Other climate plans and policies include the Nationally Appropriate Mitigation Actions (NAMAs), National Climate Change Response Framework (NCCRF) developed in 2015 and National Adaptation Plans (NAPs) currently being prepared. The 2016 National Climate Change Management Policy provides strategic direction for Malawi's climate change priorities and outlines an institutional framework for the application and implementation of adaptation, mitigation, technology transfer and capacity building measures. The Policy is supported by an Implementation, Monitoring and Evaluation Strategy to ensure effective implementation and clear definition of roles by key sectors.

The National Environmental Action Plan (NEAP), developed in 1994 and revised in 2002, provides a framework for integrating environmental protection and management in all national development programmes with the view to achieving sustainable socioeconomic development. Its key objectives are to document and analyse all major environmental issues, identify measures to alleviate them, and to promote sustainable use of natural resources. The NEAP applies to several sectors including waste management.

The Environment Management Act (EMA) No.19 of 2017 provides for development of guidelines and prescribe measures for the control and management of factors affecting climate change including prescribing measures for reduction of greenhouse gas emissions and also measures to enhance greenhouse gas sinks. Additionally, the Act provides for requirements for the management of waste. The Act gives the relevant Minister the ability to prescribe environmental quality standards, including for air, water, soil, effluent and solid waste.

National Environmental Policy 2004 states that every person has a right to a clean and healthy environment and has the duty to promote and maintain a clean environment. It builds upon the NEAP by seeking to: promote the efficient use and management of natural resources; facilitate the rehabilitation and management of essential ecosystems and ecological processes; enhance public awareness of the importance of sound environmental management; and promote cooperation between government, local communities, women, non-governmental organisations, and the private sector in relation to the sustainable use and management of natural resources and the environment.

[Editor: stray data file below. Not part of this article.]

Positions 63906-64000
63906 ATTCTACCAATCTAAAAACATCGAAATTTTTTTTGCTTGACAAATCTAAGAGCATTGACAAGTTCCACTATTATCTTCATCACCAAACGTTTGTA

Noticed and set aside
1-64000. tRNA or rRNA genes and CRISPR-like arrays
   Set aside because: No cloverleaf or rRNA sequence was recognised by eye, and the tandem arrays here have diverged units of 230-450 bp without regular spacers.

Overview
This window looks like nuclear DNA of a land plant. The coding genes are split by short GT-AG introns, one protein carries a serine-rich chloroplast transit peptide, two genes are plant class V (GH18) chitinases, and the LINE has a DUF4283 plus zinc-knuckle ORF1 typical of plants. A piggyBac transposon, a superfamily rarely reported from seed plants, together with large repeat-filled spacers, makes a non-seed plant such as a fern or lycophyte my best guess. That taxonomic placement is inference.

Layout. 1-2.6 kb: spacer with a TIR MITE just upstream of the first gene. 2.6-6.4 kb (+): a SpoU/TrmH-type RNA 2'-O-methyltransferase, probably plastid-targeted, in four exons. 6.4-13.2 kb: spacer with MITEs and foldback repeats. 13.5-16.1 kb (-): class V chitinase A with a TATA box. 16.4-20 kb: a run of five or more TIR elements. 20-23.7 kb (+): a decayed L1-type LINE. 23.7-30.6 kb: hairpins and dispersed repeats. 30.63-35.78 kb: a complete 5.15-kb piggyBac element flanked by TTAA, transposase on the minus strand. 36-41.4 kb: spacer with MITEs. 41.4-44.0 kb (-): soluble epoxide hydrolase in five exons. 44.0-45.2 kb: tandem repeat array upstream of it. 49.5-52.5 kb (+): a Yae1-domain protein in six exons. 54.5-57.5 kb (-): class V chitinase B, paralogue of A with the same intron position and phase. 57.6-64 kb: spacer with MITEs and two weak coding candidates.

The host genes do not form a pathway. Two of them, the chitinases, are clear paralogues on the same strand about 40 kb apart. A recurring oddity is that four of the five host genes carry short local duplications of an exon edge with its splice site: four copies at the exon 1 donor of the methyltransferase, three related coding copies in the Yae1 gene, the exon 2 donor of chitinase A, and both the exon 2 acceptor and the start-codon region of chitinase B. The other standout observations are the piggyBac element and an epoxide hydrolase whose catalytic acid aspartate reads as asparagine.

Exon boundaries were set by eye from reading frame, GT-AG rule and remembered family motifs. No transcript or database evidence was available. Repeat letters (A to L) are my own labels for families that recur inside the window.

The National Environmental Policy includes a section on air quality and climate change with the objective of minimising the adverse impacts of climate change and variability, and of reducing air pollution and greenhouse gas (GHG) emissions. It identifies measures to achieve this objective including: reducing air pollution to provide a healthy and sustainable environment for socioeconomic development; reducing GHG emissions to prevent climate interference; controlling localised air pollution, especially in the urban environment, so as to reduce incidences of airborne diseases and other health risks; controlling bush fires to reduce air pollution; developing an air quality database and monitoring system; developing and promoting alternative energy sources to wood fuel; enacting a Clean Air Act; developing and enforcing clean air regulations; assessing and monitoring impacts of climate change; promoting regional and international cooperation on transboundary atmospheric air pollution; reducing GHG emissions from the transport and manufacturing sectors; and maintaining a National Ozone Protection Unit and enacting appropriate legislation to support the Unit’s mandate.